GOP Contenders Talk Walls and Fences While Majority of Americans Want Common-Sense Comprehensive Reform
Leading GOP candidates – and political journalists covering them – would be wise to read the just-published USA Today editorial entitled, “Lost immigration lesson: Getting to 100% border security sounds good only on the campaign trail.” It takes down the myths behind the soundbites and calls for policies that actually solve the immigration riddle.
The opinion piece begins by recalling the 2012 GOP autopsy report and its call for the Republican Party to get right on comprehensive immigration reform and with Latino voters. After summarizing the positions of the leading GOP presidential candidates regarding a path to citizenship or legal status, the editorial lays out the facts:
“No matter where candidates stand on legal status or citizenship, though, they agree with Trump’s fixation on locking down the border first. The evidence indicates, however, that the border is hardly as porous as the political rhetoric suggests.
Getting into the USA from Mexico isn’t nearly as easy as it used to be. The number of Border Patrol agents has quintupled, from about 4,000 in 1993 to just shy of 21,000 last year. Spending on border security agencies now exceeds what the federal government spends on all other major law enforcement agencies (FBI, DEA, the Secret Service, etc.) combined, according to the Migration Policy Institute. There are now more than 650 miles of fence along the nearly 2,000-mile-long border.
Net migration from Mexico stopped after 2007, according to Census figures, thanks to a combination of better security and the weak U.S. job market. Captures of illegal border crossers in the Southwest, considered a rough metric for how many people are trying to get across, have been below 500,000 for each of the past five years. That’s down from a peak of 1.6 million apprehensions in 2000 and the lowest level in four decades.
Getting to 100% border security sounds good on the campaign trail, but any realistic analysis shows that’s unattainable. Even the Berlin Wall — which was about 25 miles long, and where East German soldiers enforced security by shooting and killing would-be border crossers — was breached thousands of times during its 28-year existence.
Yes, U.S. immigration law must have meaning, and any path to legality or citizenship must be coupled with further tightening of the border and measures inside the country, particularly in employment verification and dealing with people who overstay their visas.
But insisting on absolute security on the border with Mexico before doing anything else is a way of saying you’ll never do anything else. Candidates who insist on an enforcement-only approach aren’t doing their country or their party any favors.”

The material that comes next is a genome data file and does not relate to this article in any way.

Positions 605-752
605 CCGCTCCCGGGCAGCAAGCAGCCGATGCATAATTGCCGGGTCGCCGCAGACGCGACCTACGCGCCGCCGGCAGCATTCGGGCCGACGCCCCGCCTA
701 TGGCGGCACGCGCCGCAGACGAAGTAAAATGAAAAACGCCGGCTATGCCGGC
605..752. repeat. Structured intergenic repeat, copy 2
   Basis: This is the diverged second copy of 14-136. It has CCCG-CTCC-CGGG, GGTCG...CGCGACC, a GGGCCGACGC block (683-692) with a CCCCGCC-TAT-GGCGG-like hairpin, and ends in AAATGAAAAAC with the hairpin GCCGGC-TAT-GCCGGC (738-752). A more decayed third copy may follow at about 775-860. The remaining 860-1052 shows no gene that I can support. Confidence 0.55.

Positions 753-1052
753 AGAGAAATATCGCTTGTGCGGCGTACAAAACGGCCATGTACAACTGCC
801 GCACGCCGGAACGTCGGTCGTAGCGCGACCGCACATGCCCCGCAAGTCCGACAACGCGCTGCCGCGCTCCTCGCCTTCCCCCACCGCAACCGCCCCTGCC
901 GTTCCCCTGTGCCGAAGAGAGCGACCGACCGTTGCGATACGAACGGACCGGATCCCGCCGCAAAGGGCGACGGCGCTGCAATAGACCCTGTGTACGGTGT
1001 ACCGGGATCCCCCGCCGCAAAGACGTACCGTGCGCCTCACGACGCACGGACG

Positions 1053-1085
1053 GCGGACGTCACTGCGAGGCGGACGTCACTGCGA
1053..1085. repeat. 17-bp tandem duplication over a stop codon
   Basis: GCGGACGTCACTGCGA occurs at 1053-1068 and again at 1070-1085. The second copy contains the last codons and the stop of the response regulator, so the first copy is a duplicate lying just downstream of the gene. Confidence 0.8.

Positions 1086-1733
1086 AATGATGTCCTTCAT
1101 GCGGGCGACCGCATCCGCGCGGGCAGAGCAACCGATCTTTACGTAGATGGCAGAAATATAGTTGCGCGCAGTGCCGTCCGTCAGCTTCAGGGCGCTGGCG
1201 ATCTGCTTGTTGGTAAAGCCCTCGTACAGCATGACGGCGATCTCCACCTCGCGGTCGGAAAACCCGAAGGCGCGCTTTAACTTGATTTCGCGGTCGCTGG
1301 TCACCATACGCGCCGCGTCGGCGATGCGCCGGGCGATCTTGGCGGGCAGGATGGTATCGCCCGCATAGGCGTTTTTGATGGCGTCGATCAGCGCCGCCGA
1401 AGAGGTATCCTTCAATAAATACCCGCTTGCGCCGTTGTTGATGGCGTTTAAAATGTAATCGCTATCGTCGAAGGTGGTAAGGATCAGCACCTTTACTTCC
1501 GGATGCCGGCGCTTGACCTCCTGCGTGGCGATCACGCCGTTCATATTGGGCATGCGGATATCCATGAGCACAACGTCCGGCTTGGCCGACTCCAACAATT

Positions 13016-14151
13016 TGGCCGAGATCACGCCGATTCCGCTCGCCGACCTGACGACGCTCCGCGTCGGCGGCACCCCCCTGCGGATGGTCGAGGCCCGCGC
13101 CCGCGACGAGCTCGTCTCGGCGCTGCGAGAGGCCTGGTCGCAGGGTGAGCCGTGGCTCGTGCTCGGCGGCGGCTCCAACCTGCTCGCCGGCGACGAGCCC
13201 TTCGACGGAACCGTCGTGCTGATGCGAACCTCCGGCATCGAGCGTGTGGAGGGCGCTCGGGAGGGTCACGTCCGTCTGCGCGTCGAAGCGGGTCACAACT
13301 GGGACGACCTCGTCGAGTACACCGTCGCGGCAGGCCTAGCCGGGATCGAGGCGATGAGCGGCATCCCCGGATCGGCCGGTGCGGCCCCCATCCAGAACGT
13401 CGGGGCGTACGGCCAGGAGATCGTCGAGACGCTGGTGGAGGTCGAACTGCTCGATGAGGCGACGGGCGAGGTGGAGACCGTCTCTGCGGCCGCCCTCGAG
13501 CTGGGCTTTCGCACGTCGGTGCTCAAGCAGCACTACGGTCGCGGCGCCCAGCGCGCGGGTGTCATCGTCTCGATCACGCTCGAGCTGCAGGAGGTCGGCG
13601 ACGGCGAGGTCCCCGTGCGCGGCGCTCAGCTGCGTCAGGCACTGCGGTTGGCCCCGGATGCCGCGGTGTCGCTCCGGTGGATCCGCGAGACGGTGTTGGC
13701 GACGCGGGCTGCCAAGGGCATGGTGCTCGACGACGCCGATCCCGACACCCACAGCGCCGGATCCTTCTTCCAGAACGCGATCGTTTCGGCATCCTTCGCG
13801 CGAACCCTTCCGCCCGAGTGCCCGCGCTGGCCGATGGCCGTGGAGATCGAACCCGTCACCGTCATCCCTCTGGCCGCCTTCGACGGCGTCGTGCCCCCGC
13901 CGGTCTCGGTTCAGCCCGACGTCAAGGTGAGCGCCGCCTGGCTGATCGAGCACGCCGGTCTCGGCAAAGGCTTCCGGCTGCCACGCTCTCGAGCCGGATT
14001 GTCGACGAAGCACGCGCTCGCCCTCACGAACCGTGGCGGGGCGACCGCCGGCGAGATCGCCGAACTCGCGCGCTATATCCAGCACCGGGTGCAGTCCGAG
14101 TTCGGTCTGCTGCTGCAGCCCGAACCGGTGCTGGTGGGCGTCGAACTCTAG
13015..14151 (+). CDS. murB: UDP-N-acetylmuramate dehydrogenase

In response, Frank Sharry, Executive Director of America’s Voice, had this to say:
“In the GOP race, the new normal is to talk about walls, fences and border security above all else. In the reality-based world, there’s a recognition that the border has never been more secure, and the way to dramatically reduce illegal immigration is to enact comprehensive immigration reform.
In a political campaign dominated by Donald Trump, the main answer is a 14th century wall. In the real world of objective analysis and serious policy, the answer is a 21st century reform package with three interlocking elements: 1) enforcement at the border, the workplace, our airports and our seaports; 2) a path to legal status and eventual citizenship for the 11 million undocumented immigrant settled in America; and 3) reforms to our legal immigration system that widen channels so that workers and family members seeking admission go through the system rather than around it.
In the GOP contest, it’s a race to stupid. In the world of realistic problem-solving, the challenge is to transform a system that represses immigration ineffectively into one that regulates immigration intelligently.
The American people, including Republican voters, are way out in front of the GOP candidates on all this. By a 4-1 margin Americans support policies that give undocumented immigrants a chance to work and live legally in the United States, with Republicans favoring such an approach by a 2-1 margin. The nation is ready for reform.
Meanwhile, the GOP contenders are so focused on walls, fences and pandering to the nativists in the GOP base that they are missing the big picture – where useful facts, workable solutions and public support are to be found.”